The world's largest and most powerful gamma-ray observatory looks set to be based in Chile and the Canary Islands, following a decision today by the governing board of the Cherenkov Telescope Array (CTA). Sites in the Atacama Desert and the island of La Palma—already home to major astronomical facilities—were chosen ahead of rival sites in Namibia and Mexico for the northern and southern portions of the CTA, a €297 million facility that will allow astrophysicists to study some of the most energetic and distant objects in the universe.
The decision came during a 2-day meeting of the CTA Resource Board on 15 and 16 July. The board, made of representatives from 14 of the project’s 31 member countries, did not give final approval for the site selection—that is the job of the CTA Council—but it did vote to start formal negotiations with the European Southern Observatory (ESO), which operates the Paranal Observatory in Chile, and Spain.
Chair of CTA Resource Board Beatrix Vierkorn-Rudolph would not tell ScienceInsider how the 14 members voted. But she says it was not an easy decision, since all 4 bidders put forward "very good sites." The selection criteria were many, she explains, including the sites' environmental suitability, scientific potential, and likely cost. But one factor stood out in both cases, she says—how swiftly construction could get underway once the official green light has been given.
The Chilean site is less than 10 kilometers from the ESO’s Paranal Observatory, which has significant infrastructure—like the four, 8.2-meter optical observatories of the Very Large Telescope—already in place. The northern site, which is operated by the Institute of Astrophysics of the Canaries, sits at an altitude of 2200 meters and is already home to the 2 MAGIC gamma-ray telescopes (pictured above).
The CTA, which should be completed by around the end of the decade, would allow scientists to carry out a range of research projects across astrophysics and fundamental physics, from the origin of cosmic rays to particle acceleration around black holes. The array would also look for signs of hypothetical dark matter particles. It would comprise 120 individual telescopes of 3 different diameters (24, 10-12, and 4-6 meters), about 100 of which would be located in the southern hemisphere. Like existing ground-based gamma-ray observatories, the telescopes wouldn't detect gamma rays directly but would instead pick up the flashes of light given off when gamma radiation interacts with atoms in the upper atmosphere.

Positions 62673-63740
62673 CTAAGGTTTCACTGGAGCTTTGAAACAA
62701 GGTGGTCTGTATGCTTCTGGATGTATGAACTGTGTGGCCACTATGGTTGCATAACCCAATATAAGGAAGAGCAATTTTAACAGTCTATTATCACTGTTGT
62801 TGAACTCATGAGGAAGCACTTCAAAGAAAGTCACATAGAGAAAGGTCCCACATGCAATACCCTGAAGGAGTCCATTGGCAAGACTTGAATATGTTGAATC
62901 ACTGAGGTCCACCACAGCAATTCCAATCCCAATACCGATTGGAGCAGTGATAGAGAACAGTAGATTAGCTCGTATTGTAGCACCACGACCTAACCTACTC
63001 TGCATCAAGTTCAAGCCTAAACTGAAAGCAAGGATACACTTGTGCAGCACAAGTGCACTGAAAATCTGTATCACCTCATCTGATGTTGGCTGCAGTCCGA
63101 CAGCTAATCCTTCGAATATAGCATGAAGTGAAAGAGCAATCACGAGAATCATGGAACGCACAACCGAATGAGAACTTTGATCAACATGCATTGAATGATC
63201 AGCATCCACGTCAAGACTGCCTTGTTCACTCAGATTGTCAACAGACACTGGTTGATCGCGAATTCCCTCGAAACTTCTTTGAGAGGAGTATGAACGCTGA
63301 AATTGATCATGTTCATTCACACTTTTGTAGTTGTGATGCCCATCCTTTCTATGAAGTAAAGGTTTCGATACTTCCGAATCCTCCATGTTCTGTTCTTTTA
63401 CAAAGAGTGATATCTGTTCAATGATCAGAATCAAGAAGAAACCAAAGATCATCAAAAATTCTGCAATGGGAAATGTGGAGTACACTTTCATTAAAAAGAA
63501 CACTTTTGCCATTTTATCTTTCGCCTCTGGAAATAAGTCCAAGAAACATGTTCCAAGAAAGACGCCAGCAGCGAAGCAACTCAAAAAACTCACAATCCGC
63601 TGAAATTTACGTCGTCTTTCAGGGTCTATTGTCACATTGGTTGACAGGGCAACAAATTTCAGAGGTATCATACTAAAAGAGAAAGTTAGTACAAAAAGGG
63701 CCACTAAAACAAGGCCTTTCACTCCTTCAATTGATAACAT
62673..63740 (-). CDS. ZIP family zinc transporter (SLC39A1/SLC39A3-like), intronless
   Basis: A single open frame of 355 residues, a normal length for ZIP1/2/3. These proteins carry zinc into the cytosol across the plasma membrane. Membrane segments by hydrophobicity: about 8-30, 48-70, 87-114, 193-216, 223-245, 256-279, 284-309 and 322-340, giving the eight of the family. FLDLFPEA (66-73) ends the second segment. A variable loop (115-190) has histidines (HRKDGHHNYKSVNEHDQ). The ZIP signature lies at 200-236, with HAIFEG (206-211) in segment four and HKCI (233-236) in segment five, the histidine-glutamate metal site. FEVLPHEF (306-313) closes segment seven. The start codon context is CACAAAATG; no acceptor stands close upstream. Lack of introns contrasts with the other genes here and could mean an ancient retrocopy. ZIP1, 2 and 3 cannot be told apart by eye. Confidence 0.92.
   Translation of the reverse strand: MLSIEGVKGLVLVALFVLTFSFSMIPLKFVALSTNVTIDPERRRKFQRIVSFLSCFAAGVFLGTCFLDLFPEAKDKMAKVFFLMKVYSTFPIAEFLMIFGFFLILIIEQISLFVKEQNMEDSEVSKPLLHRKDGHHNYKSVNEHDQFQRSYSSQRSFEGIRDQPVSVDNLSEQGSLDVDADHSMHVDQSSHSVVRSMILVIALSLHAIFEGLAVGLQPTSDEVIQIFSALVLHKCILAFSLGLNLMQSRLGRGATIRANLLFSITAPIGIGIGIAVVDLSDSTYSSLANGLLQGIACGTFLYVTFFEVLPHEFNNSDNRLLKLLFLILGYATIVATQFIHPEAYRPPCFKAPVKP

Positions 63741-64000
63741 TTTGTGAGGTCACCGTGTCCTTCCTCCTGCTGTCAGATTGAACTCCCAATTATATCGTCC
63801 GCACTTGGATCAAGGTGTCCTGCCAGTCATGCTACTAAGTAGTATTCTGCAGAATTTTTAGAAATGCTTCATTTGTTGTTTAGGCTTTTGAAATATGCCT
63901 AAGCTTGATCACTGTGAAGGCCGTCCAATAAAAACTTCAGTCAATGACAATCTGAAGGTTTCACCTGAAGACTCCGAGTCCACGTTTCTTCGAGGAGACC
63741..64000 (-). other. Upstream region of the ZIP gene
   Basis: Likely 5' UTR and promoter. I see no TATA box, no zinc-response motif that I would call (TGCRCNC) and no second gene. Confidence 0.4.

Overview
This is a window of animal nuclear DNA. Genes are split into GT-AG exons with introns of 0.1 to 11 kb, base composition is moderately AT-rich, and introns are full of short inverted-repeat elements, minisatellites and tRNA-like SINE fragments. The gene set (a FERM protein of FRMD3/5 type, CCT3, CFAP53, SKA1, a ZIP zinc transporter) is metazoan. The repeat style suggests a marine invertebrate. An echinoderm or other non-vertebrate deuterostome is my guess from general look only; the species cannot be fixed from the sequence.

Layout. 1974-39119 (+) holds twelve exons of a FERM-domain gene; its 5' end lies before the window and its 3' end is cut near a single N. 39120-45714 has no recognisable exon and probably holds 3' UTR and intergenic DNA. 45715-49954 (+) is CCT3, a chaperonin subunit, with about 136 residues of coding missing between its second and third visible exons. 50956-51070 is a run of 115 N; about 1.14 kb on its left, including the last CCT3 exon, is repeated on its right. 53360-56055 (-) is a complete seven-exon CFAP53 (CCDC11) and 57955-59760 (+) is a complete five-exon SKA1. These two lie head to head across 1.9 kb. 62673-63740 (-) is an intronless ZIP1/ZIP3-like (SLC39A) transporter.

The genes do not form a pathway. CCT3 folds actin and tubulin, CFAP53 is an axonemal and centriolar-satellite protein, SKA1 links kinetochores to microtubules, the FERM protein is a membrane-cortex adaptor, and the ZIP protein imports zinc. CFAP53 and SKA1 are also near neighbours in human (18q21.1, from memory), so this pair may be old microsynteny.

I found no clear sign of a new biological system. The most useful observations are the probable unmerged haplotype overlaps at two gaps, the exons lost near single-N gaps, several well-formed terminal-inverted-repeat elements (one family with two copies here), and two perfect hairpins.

Rene Ong, an astrophysicist at the University of California Los Angeles and CTA co-spokesperson, says that negotiations with the hosts of the preferred sites should take about 6 months. During that time, he says, CTA member countries will need to establish, among other things, whether money offered as part of the site bids really will be made available. He says that Spain has offered to contribute "upwards of €40 million" in support of the La Palma site, while ESO has not made any financial offer but is interested in partnering on the science and management of CTA. He also notes that the ESO council has still to formally approve its site proposal.
Ong says that a number of member countries have shown a "strong intention" to provide funding for the project. However, the threshold of about 80% funding—at which point construction could be approved—has yet to be reached. He hopes the line can be crossed in the next year. If it isn't, he says, the project scope may need to be “adjusted.”